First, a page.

A week from the Dec. 28 deadline to apply, citizen applicants for Virginia’s new Redistricting Commission are skewing white, male, older and comparatively well-off.
Of 214 applicant profiles that the Virginia Public Access Project had received from the Virginia Division of Legislative Services as of Friday, 161 were for men and 53 were for women.
VPAP found that 175 of the applicants were age 50 or older, including 75 who were 61 to 70; an additional 47 applicants who were 71 to 80; and six others who were 81 or older.
Twenty-five applicants were Black, seven were Hispanic, three were Asian and two said they were an American Indian or Alaska Native. Six said they were multiracial.
In approving a state constitutional amendment Nov. 3, Virginia voters set in motion a new commission that will redraw the boundaries of the state’s congressional and legislative districts next year based on census data. The bipartisan commission will be made up of eight lawmakers and eight citizens.
A majority of Democrats in the House of Delegates voted against the redistricting amendment during the General Assembly session, arguing that the measure would not end gerrymandering and did not guarantee people of color a seat at the map-drawing table.
Last week when VPAP released an initial review of applicant profiles, Del. Lashrecse Aird, D-Petersburg, tweeted that Del. Cia Price, D-Newport News, had warned about a lack of diversity on the panel.
“I’m not the one to say I told you so but when it comes to the redistricting commission, @PriceForDel95 tried to tell y’all,” Aird tweeted. “Old. Rich. White. Men. But that seems to be part of the Virginia way.”
Legislative leaders already have named the commission’s eight lawmakers. Two are African Americans — Del. Delores McQuinn, D-Richmond, and Sen. Mamie Locke, D-Hampton. The other six legislators are Sens. George Barker, D-Fairfax, Ryan McDougle, R-Hanover, and Steve Newman, R-Lynchburg; and Dels. Marcus Simon, D-Fairfax, Les Adams, R-Pittsylvania, and Margaret Ransone, R-Westmoreland.
A panel of five retired judges will pick the eight citizen members of the commission by Jan. 15. Republican and Democratic leaders in the House and the Senate will first cull the citizen applications and provide the judges with four lists of 16 applicants each. The judges will pick the eight citizen members by selecting two names from each of the four lists.
Legislators have directed the judges to “ensure the citizen commissioners are, as a whole, representative of the racial, ethnic, geographic and gender diversity of the commonwealth.” In other words, the judges are charged with fashioning a representative list from the 64 names they get.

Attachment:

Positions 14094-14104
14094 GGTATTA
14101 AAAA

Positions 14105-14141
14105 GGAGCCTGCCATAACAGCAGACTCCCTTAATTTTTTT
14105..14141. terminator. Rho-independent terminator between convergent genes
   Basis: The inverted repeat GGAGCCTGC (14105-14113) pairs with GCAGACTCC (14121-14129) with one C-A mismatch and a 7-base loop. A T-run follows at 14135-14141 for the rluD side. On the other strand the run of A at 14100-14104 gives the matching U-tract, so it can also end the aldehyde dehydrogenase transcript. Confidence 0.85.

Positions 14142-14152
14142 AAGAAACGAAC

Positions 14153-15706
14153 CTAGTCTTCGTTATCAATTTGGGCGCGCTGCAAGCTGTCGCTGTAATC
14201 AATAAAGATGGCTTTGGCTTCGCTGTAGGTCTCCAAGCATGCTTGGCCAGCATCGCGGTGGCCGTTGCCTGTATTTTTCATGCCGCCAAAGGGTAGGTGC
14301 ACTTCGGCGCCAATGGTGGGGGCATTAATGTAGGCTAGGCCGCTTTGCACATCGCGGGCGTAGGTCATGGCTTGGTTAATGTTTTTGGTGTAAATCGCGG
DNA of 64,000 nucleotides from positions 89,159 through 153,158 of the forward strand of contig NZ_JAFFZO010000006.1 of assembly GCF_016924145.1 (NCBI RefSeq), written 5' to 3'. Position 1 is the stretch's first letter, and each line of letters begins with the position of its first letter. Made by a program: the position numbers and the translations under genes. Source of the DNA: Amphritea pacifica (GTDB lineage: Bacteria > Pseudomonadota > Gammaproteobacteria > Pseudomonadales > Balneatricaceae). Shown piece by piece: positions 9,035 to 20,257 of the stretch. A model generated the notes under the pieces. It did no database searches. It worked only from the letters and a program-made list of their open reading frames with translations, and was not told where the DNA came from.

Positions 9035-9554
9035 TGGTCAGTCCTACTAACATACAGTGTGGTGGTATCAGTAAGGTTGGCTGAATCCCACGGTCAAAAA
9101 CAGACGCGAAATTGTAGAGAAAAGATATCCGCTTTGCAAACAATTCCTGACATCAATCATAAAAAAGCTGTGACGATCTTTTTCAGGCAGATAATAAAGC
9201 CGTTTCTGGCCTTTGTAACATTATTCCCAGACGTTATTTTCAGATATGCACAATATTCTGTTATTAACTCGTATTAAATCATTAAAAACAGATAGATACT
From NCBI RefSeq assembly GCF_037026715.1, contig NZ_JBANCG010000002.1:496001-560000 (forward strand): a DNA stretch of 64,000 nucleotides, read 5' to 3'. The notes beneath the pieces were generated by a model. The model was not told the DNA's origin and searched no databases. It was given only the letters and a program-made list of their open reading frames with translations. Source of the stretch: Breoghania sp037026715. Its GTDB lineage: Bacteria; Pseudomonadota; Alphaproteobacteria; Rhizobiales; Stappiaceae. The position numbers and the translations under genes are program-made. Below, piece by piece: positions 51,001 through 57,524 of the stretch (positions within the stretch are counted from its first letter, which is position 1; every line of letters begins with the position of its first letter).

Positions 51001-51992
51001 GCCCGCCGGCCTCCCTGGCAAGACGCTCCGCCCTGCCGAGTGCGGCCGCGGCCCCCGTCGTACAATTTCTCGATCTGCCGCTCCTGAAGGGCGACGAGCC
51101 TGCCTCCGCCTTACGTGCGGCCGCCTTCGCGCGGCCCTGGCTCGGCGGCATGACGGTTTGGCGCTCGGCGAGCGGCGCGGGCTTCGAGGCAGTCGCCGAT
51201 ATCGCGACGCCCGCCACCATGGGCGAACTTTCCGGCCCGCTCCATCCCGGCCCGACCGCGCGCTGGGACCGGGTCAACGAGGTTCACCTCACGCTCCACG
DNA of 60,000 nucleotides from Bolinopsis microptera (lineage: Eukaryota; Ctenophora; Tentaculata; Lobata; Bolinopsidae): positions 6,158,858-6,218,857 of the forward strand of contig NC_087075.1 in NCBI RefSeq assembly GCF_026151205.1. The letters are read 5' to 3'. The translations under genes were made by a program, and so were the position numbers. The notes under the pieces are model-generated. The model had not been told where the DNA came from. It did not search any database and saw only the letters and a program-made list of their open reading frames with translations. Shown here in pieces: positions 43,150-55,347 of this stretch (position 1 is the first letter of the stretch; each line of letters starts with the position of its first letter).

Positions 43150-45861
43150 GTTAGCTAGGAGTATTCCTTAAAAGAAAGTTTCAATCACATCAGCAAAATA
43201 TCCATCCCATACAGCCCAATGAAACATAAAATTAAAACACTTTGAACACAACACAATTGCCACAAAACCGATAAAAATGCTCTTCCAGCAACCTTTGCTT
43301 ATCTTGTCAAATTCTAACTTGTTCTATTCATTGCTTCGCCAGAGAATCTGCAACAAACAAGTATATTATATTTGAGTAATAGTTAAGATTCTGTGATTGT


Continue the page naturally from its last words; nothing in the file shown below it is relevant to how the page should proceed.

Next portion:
Sen. Ghazala Hashmi, D-Chesterfield, said she is “really concerned about the lack of diversity in the VPAP data” and said she is surprised by the lack of Asian representation.
“What’s at stake is fair and equitable representation. Historically what we’ve seen is minority communities, in particular the Black community, be disenfranchised. This is our opportunity to get it right.”
Hashmi said that after seeing the data, she “personally asked a couple of people to apply, and began spreading the message to leadership in the Asian community and Hispanic community as well.”
Virginians do not register by party. VPAP reported that 86 of the applicants described themselves as Democrats and 40 as Republicans, while 73 listed no party and nine listed other. Six applicants did not respond to the question.
VPAP’s profiles, showing that many of the applicants are older and relatively affluent, could indicate that retirees are most confident that they have the time and wherewithal to devote perhaps 60 to 90 days to the task.
Seventeen of the applicants listed their income as below $50,000; 22 between $50,000 and $75,000; 46 between $76,000 and $100,000; 81 between $101,000 and $200,000; and 43 over $200,000.
According to VPAP, lawmakers on the commission will receive $300 a day for their work, while the citizen members of the commission will get $50 a day.
Regionally, 74 of the applications came from Northern Virginia, 54 from Greater Richmond and 39 from Hampton Roads. As of Friday, there were no applicants from Southwest Virginia.
The application is available at https://redistricting.dls.virginia.gov, and applicants must submit three letters of recommendation.
Hashmi said that beyond a cumbersome application process, the lack of diversity could be a result of messaging.
“A lot of folks are busy with their daily lives, work and family, and not as aware of these opportunities,” she said, adding that “targeted dissemination is really the way to tap those community channels in a much more effective way.”
VPAP held a webinar on redistricting Monday that featured former state Sen. John Watkins, R-Powhatan; Bobby Vassar, former chief counsel to Rep. Bobby Scott, D-3rd, and a board member of OneVirginia2021, a group that backs redistricting reform; and Bob Holsworth, a longtime commentator on Virginia politics. Holsworth was part of then-Gov. Bob McDonnell’s independent panel on redistricting after the 2010 census.
Holsworth said the bipartisan effort to redraw district boundaries, involving legislators and citizens, is likely to prevent the “most egregious” partisan redistricting, but that the finished product likely will protect many incumbents.
Vassar said he hopes Virginia will view the effort “as an evolutionary process — that we don’t expect nirvana from the beginning.”
Staff writer Mel Leonor contributed to this report.